• Public interfaces should be rigorously modeled - Probably, although the way this is phrased seems to rule out XML serialisation, which seems generally reasonable to me for some purposes
  • Production systems should never have dangerous or risky back doors - No. This constraint is usually too restraining, although the backdoors should still be secure and people should avoid doing things that they're not absolutely sure won't break things unless the main site is either down or they've tested it on a test server
  • If there is any doubt as to the safety of a component, it cannot be allowed in production - No, and fuck you. People have real needs, and guidelines must generally be able to bend to those needs. It's good to have people always looking for problems in these things though, and to try to learn what things are likely to lead to them
  • Fast is better than slow - It's not always possible to know when/where speed is important, and that weekly shell script that processes your backups doesn't need every ounce of speed. When you know you need speed, make it part of the design, and if speed doesn't come at a significant complexity cost, go for it. Otherwise, think about speed if/when it comes up.
And commentary on the proposed liberal parallels:
  • Bugs are not a big deal - Depends on the bug, and while debuggers are great, they don't work on some kinds of software. Often you find the process of tracking something down is best done by both writing unit tests and debugging, working from both ends inwards. Bugs can be embarassing, and they can be made less frequent with good practices.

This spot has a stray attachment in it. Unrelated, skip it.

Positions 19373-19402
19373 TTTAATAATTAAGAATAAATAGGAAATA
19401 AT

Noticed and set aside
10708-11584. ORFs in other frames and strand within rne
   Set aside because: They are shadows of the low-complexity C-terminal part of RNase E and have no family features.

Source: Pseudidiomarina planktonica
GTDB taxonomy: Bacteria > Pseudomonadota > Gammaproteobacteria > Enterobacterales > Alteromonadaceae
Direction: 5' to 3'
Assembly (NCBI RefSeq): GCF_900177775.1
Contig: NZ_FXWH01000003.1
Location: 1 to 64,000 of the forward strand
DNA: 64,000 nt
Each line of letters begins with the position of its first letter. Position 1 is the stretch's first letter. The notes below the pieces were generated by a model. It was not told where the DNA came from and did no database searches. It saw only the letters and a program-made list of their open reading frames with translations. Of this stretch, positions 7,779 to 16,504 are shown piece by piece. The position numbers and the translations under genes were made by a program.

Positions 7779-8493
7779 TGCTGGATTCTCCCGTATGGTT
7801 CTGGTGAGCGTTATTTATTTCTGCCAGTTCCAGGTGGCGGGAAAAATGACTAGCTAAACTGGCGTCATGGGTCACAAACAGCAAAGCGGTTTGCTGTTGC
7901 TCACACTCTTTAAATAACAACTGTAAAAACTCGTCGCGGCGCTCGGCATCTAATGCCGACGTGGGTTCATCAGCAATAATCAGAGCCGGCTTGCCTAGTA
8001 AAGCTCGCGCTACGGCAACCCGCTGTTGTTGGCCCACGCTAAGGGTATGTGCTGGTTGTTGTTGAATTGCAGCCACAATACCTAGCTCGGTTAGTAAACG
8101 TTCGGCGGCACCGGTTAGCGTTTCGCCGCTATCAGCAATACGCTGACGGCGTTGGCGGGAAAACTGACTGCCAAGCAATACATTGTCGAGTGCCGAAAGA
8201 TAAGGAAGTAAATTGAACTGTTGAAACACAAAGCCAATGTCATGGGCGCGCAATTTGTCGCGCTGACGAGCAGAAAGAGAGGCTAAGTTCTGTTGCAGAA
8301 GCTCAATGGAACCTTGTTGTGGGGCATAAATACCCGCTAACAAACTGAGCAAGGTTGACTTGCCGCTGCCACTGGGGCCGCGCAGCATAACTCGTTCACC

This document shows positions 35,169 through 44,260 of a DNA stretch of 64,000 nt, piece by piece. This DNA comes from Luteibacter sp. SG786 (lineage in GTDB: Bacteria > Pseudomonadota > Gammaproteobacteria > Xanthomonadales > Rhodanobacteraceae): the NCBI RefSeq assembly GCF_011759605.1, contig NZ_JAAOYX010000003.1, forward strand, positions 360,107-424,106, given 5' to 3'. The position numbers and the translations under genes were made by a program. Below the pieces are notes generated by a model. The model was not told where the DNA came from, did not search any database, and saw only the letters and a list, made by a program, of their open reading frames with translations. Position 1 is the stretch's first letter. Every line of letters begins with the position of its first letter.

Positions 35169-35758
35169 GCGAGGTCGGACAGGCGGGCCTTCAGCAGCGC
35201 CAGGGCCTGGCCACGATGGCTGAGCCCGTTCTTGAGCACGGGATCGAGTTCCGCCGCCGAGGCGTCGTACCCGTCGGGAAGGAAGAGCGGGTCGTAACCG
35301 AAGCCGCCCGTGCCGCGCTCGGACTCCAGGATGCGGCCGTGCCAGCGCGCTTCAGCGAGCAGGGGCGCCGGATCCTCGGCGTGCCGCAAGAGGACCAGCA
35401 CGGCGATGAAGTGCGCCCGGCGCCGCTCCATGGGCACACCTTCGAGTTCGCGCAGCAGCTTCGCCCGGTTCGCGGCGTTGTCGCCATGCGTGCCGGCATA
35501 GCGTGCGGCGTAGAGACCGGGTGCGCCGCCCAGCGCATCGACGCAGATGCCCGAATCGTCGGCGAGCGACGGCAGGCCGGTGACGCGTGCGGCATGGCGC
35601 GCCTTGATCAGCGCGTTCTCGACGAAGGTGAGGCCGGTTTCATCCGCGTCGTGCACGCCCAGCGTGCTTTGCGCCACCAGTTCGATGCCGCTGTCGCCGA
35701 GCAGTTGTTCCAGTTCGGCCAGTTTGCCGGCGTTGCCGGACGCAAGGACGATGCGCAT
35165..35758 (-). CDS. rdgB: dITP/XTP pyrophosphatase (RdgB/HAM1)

• Programmers are only newbies for a little while - Yes, although some features are dangerous even for experts. Doing a lot of string handling in C will produce memory errors unless people arn't using the standard functions, even if the coders are expert. Avoiding that language for some kinds of tasks really helps. It all comes down to judgement
  • Programmers figure stuff out amazingly fast when their jobs depend on it - Sure, but let's not toss obstacles in their way without reason, and occasionally problems are deep when concepts don't line up that well. Subtle gotchas can burn days.
  • Succinctness is power - This really depends.
  • Rigid schemas limit flexibility and slow down development - That's okay in a database. It's less okay in code. I recognise that designing things upfront is often wrong because problems become clear when one begins to tackle them, but at some point things need to come together into something that can be reasoned about
  • Public interfaces should be simple, backward compatible, and future compatible - I think the simplicity is normally a good idea. I'm not sure about the backward and future compatibility though.
  • System flexibility can mean the difference between you getting the customer vs your competitor nabbing it instead - Maybe, but I've never thought much about coding in that way. It's an art, not engineering nor business. Still, flexibility is important (within reason)
  • Companies should take risks, embrace progress, and fiercely resist ossification - Probably? This is not really software development philosophy though.